Published on: March 10, 2023



Why in news? The Indian Space Research Organisation (ISRO) has received the NASA-ISRO SAR (NISAR) satellite from the U.S. space agency.


  • According to ISRO, NISAR will map the entire globe in 12 days and provide spatially and temporally consistent data for understanding changes in Earth’s ecosystems, ice mass, vegetation biomass, sea level rise, groundwater and natural hazards, including earthquakes, tsunamis, volcanoes and landslides.
  • NISAR carries L and S dual-band Synthetic Aperture Radar (SAR), which operates with the Sweep SAR technique to achieve large swaths with high-resolution data.
  • The SAR payloads mounted on Integrated Radar Instrument Structure (IRIS) and the spacecraft bus are together called an
  • Jet Propulsion Laboratory (JPL) in Southern California have been integrating and testing NISAR’s two radar systems — the L-band SAR provided by JPL and the S-band SAR built by ISRO.
  • The final integration of the satellite will be carried out at the R. Rao Satellite Centre in Bengaluru.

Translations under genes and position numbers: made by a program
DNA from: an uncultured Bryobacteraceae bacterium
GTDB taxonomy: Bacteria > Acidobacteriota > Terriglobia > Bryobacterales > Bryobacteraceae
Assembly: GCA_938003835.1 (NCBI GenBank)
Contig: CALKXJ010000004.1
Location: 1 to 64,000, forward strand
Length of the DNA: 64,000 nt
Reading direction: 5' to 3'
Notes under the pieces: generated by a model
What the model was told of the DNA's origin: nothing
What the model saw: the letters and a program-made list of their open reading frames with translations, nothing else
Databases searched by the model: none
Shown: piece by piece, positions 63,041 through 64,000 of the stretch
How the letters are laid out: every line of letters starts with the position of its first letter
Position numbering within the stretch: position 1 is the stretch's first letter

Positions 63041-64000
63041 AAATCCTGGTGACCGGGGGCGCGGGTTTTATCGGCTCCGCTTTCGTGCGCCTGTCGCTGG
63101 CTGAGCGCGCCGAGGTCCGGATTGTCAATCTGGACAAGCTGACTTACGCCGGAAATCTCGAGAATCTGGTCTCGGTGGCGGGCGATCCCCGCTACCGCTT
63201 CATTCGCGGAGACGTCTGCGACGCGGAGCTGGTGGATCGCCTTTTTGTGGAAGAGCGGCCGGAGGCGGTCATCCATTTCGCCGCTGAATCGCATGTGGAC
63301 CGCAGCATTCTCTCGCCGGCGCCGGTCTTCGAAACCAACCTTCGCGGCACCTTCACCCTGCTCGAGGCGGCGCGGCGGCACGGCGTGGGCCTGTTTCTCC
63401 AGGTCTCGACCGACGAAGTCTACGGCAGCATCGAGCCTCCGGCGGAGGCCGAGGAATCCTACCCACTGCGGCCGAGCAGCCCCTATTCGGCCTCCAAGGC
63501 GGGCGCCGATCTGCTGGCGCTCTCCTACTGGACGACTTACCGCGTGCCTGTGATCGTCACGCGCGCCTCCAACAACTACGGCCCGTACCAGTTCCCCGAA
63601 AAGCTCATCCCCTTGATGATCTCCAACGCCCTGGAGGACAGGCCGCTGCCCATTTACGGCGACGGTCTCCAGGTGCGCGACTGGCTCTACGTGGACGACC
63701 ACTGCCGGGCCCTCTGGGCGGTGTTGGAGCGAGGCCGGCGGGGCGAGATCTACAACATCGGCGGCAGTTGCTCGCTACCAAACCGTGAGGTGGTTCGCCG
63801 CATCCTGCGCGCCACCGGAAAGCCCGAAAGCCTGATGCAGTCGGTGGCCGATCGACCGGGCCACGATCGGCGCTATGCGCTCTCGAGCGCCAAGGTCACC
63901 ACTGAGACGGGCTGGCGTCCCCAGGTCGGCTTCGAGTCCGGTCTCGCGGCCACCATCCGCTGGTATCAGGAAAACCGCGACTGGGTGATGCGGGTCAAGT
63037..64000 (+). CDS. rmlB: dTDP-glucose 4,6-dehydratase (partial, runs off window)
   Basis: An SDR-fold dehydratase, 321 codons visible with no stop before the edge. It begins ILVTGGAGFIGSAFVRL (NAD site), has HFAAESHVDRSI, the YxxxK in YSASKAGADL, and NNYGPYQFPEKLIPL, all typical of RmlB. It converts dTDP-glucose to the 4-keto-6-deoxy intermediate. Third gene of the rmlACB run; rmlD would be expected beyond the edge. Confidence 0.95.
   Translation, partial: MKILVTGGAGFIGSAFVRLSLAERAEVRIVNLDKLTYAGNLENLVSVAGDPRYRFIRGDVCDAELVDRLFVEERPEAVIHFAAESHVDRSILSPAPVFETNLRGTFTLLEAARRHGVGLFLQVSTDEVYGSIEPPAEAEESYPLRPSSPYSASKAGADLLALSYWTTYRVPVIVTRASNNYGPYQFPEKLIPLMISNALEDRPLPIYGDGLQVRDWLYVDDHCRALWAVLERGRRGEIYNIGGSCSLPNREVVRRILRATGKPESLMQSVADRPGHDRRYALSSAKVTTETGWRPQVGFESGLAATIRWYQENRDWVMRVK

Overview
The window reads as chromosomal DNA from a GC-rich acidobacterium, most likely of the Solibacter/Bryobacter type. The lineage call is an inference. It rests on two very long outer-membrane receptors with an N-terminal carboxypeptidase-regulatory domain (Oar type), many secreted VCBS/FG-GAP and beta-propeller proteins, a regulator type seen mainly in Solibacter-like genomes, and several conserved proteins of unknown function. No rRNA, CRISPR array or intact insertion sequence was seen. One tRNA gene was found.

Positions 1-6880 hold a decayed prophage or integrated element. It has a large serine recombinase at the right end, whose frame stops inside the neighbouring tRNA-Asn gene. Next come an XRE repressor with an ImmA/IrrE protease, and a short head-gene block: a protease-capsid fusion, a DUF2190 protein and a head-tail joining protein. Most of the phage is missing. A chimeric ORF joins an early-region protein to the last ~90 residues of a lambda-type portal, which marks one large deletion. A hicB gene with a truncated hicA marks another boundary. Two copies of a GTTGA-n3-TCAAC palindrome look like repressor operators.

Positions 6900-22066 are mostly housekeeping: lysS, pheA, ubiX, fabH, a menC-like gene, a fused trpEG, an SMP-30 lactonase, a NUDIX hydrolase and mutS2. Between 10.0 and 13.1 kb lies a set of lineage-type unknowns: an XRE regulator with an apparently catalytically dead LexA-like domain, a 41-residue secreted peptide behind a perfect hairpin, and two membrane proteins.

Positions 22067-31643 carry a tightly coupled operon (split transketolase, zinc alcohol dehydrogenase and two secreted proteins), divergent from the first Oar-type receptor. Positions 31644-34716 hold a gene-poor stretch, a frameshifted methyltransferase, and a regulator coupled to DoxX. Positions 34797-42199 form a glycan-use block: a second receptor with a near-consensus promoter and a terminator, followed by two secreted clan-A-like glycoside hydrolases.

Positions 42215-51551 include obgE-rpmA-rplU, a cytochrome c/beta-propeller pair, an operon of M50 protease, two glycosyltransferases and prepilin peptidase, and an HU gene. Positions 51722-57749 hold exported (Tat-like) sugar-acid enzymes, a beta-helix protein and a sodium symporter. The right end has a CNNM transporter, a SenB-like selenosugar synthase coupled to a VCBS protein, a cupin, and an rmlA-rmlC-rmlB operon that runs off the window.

• ISRO is looking to launch the satellite in 2024 from Satish Dhawan Space Centre in Sriharikota.


  • The NASA-ISRO Synthetic Aperture Radar (NISAR) mission is a joint project between NASA and ISRO to co-develop and launch a dual-frequency synthetic aperture radar on an Earth observation satellite.
  • The satellite will be the first radar imaging satellite to use dual frequencies.
  • It will be used for remote sensing, to observe and understand natural processes on Earth.
  • NISAR is likely to be the world’s most expensive Earth-imaging satellite
  • The satellite will be launched from India aboard a GSLV in Q1 of 2024.
  • The orbit will be a Sun-synchronous, dawn-to-dusk type.
  • The planned mission life is three years.
  • It is designed to observe and measure some of the planet’s most complex natural processes, including ecosystem disturbances, ice-sheet collapse, and natural hazards such as earthquakes, tsunamis, volcanoes and landslides